Cuban agriculture
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The Figures Say It All

The Figures Say It All
ROBERTO ÁLVAREZ QUIÑONES | Los Ángeles | 4 Dic 2015 – 4:03 pm.

In Cuba, private farmers, whether individuals or organized into
cooperatives, only work 23.4% of the country’s 6.3 million hectares of
arable land, while the State owns the other 76.6%, or 4.8 million
hectares, according to data from 2015 National Bureau of Statistics and
Information (ONEI).

Of that 76.6%, Stalinist-like state and quasi-state enterprises, dubbed
Basic Units of Cooperative Production (UBPC), managed by the Government,
enjoy the best lands and financial resources, controlling 50% (3.2
million hectares), while the other 26% consists of land leased by the
regime to some 172,000 usufruct farmers.

According to the ONEI, in the first half of 2015 the country produced
5.7 million tons of meats, vegetables, rice, beans and fruit, but
state-owned enterprises and UBPCs were responsible for just 10% of that,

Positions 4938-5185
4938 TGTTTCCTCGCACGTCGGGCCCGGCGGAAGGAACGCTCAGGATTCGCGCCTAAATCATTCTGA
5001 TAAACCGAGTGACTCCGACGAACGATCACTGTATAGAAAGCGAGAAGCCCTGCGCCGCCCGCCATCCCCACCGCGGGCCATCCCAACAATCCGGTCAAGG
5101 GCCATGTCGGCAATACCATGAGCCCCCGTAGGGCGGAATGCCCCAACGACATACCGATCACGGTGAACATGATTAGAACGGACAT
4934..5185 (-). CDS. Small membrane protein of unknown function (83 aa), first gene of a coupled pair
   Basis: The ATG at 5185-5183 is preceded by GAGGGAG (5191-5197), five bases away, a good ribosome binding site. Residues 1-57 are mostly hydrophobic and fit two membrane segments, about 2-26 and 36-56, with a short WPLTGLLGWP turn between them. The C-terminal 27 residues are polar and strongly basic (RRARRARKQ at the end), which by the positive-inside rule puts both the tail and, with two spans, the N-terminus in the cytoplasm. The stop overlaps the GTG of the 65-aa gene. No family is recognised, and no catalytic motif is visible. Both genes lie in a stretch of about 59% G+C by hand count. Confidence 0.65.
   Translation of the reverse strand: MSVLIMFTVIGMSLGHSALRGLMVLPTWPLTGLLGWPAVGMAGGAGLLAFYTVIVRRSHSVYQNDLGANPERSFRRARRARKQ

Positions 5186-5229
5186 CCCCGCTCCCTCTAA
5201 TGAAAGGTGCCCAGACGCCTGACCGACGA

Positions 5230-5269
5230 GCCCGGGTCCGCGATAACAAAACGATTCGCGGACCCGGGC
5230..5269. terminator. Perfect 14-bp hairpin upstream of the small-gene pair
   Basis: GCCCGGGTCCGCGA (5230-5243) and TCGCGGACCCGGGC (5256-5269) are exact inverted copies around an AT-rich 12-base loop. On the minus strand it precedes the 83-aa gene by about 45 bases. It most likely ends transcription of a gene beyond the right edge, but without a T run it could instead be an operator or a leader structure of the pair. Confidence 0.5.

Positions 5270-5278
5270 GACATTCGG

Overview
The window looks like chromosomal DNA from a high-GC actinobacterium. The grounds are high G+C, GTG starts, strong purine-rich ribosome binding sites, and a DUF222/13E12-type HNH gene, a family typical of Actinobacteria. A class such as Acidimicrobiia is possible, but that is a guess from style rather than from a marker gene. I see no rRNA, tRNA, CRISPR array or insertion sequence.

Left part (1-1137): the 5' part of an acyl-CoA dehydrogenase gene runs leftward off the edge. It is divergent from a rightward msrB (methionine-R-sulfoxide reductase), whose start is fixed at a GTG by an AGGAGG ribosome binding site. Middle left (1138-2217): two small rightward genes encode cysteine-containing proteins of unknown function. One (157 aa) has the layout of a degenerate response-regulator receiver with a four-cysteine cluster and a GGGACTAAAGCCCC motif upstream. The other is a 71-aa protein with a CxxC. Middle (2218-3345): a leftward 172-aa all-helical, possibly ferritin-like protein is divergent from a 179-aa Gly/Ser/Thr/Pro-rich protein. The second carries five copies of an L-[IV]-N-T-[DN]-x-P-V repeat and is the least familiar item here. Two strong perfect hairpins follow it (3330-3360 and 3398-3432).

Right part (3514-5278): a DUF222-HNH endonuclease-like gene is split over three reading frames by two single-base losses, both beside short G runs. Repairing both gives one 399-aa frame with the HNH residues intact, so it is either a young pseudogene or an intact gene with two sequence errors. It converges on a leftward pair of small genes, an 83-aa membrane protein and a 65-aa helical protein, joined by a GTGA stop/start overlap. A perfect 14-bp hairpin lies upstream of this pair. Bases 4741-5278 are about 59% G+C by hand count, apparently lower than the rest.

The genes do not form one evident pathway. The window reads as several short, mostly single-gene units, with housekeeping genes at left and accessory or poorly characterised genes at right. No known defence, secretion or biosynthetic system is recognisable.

or 570,000 tons. The other 90% was produced by private farmers and
usufruct growers, with a total agricultural area of just 3.1 million
hectares.

Surprising? Not if you consider that about 2,360 years ago Aristotle,
refuting his teacher Plato, realized that private ownership was
preferable to collective because the “the diversity of humanity is more
productive” and “commonly-held goods receive less care than what is
privately owned.” The dreamer Plato, meanwhile, proposed abolishing
private property to build a perfect society based on collective or
communal property.

In the 13th century, in the heart of the Middle Ages, the philosopher
and clergyman Thomas Aquinas argued that “individual owners are more
responsible and administrate better.” Half a millennium later one of the
founders of the modern era, Scotland’s Adam Smith, discovered the
“invisible hand” that no one had noticed before and that makes the world
go round. “In seeking his own interest,” Smith wrote in The Wealth of
Nations (1776), “men often better serve society than when they actually
seek to.”

That is, by natural instinct all human beings seek a clear personal
benefit and, as they do so, it is society that benefits. The material
wealth of a nation is nothing more than the sum of the wealth generated